Reason 1 Health Concerns about Dairy Products. :(

None of these reasons are going to be in any particular order of importance. Completely random depending on the particular topic I want to read about. hah~

Today I want to talk about MILK. And I just want to summarize some of the main points from this article. Please take a look at the article yourself if you want the specific references and studies.

“Many Americans still consume substantial amounts of dairy products—and government policies still promote them—despite scientific evidence that questions their health benefits and indicates their potential health risks.”


a. Clinical research shows that dairy products have little or no benefit for bones.
b. Among the most physically active girls those who got the most calcium in their diets mostly from dairy products had more than double the risk of stress fractures.
(A stress fracture is a tiny crack to the bone caused by an overload of stress primarily from overuse. Muscles become fatigued and transfers the overload of shock to the bone.)

Instead you can decrease your risk of osteoporosis by:
-reducing calcium from dairy products
-increasing fruits and veggies
-ensuring adequate calcium intake from plant foods such as kale, broccoli, and other leafy green vegetables and beans or calcium-fortified products such as breakfast cereals and beverages.

c. Dairy products contribute significant amounts of cholesterol and are the number one source of saturated fat in the diet. Diets high in fat and saturated fat can increase the risk of heart disease, among other serious health problems.

However a low-fat vegetarian diet that eliminates dairy products, in combination with exercise, smoking cessation, and stress management, can not only prevent heart disease, but may also reverse it. 

d. Prostate and breast cancers have been linked to consumption of dairy products, presumably related to increases in a compound called insulin-like growth factor (IGF-I). IGF-I is found in cow’s milk and has been shown to occur in increased levels in the blood of individuals consuming dairy products on a regular basis. Other nutrients that increase IGF-I are also found in cow’s milk.

Cutting fatty foods is priority No. 1 when you endeavor to lower your risk for breast cancer, and, as noted above, dairy products are the No. 1 source of saturated fat in the diet.

e. Milk contains contaminants including pesticides, drugs, hormones and growth factors produced within a cow’s body, synthetic hormones such as recombinant bovine growth hormone (rBGH) which is commonly used in dairy cows to increase the production of milk. Because treated cows are producing quantities of milk nature never intended, the end result can be mastitis, or inflammation of the mammary glands. Treatment of this condition requires the use of antibiotics, and antibiotic traces have occasionally been found in samples of milk and other dairy products. Pesticides, polychlorinated biphenyls (PCBs), and dioxins are other examples of contaminants found in milk. These toxins do not readily leave the body and can eventually build to harmful levels that may affect the immune and reproductive systems. The central nervous system can also be affected. Moreover, PCBs and dioxins have also been linked to cancer.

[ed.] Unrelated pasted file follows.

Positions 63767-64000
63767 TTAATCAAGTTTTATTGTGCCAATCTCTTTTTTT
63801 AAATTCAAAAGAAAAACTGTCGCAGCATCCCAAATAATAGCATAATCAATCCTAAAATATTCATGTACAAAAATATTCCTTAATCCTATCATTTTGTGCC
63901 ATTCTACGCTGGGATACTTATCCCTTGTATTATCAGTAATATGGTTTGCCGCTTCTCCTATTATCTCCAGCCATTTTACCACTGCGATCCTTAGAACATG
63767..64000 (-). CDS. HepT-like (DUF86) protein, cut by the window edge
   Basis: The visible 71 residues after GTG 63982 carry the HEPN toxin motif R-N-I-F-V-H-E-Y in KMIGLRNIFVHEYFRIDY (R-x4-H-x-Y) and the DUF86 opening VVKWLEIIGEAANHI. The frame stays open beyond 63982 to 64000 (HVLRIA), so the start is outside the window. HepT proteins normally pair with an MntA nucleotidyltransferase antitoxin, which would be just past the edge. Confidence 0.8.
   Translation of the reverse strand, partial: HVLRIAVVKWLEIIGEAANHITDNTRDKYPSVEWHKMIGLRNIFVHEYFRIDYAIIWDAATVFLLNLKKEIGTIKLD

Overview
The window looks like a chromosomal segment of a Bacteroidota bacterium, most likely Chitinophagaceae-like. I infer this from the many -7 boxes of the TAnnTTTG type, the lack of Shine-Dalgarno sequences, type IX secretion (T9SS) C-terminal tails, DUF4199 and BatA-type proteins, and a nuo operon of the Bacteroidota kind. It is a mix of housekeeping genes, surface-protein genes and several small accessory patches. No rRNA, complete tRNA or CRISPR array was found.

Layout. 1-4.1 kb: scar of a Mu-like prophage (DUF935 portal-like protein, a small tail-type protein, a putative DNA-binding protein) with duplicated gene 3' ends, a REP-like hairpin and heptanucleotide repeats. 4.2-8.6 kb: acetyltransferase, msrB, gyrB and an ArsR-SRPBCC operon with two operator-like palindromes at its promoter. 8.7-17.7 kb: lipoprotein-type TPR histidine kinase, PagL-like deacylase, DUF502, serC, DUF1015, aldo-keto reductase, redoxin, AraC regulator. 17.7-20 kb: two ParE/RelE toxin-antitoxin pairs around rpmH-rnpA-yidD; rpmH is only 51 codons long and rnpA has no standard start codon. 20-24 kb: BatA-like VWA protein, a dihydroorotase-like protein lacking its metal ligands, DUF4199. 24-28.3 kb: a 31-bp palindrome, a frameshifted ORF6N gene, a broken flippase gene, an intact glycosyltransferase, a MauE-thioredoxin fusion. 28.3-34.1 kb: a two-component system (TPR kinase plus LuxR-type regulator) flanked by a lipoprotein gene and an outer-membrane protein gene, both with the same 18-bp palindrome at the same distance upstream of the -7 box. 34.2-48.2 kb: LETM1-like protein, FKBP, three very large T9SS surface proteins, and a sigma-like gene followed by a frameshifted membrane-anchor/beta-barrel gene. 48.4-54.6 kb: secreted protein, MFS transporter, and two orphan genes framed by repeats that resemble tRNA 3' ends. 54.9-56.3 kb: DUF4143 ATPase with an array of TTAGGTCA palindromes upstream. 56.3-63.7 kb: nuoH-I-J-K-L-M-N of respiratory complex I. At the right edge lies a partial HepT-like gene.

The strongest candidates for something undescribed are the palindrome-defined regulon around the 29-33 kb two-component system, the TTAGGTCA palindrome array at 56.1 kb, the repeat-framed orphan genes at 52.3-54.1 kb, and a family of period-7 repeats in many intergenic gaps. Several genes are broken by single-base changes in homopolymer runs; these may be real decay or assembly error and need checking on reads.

f.  A 2001 Finnish study of 3,000 infants with genetically increased risk for developing diabetes showed that early introduction of cow’s milk increased susceptibility to type 1 diabetes.

g. Colic is an additional concern with milk consumption for infants. Up to 28 percent of infants suffer from colic during the first month of life. Pediatricians learned long ago that cow’s milk was often the reason. We now know that breastfeeding mothers can have colicky babies if the mothers consume cow’s milk. The cow’s antibodies can pass through the mother’s bloodstream, into her breast milk, and to the baby.

h. Food allergies appear to be common results of cow’s milk consumption, particularly in children. Cow’s milk consumption has also been linked to chronic constipation in children. Researchers suggested that milk consumption resulted in perianal sores and severe pain on defecation, leading to constipation.

i. One of the most common dietary triggers of migraines and arthritis pain is dairy products, and even minor exposures to triggers can cause an attack. In adults, anywhere between 20 and 50 percent have a reduction or elimination of their migraine headaches when common trigger foods, such as dairy products, are avoided.

A study evaluating the influence of a four-week, low-fat vegan diet on Rheumatoid Arthritis patients showed significant changes in symptomology, such as improvement in ability to function, a decrease in both joint tenderness and joint swelling scores, improved severity of morning stiffness, and a decrease in pain.

j. Studies linking milk consumption and adolescent acne suggest that the association is caused by hormones and bioactive molecules present in cow’s milk.

k. Ounce for ounce, cola and skim milk have about the same number of calories. Whole milk has about 50 percent more calories, and 2 percent milk has approximately one-third more calories than cola. Reduced-fat milk is the seventh leading source of calories among Americans ages 2 to 18 years old according to the 2010 Dietary Guidelines for Americans.

Milk and dairy products are not necessary in the diet and can, in fact, be harmful to health. It is best to consume a healthful diet of grains, fruits, vegetables, legumes, and fortified foods including cereals and juices. These nutrient-dense foods can help you meet your calcium, potassium, riboflavin, and vitamin D requirements with ease—and without health risks.


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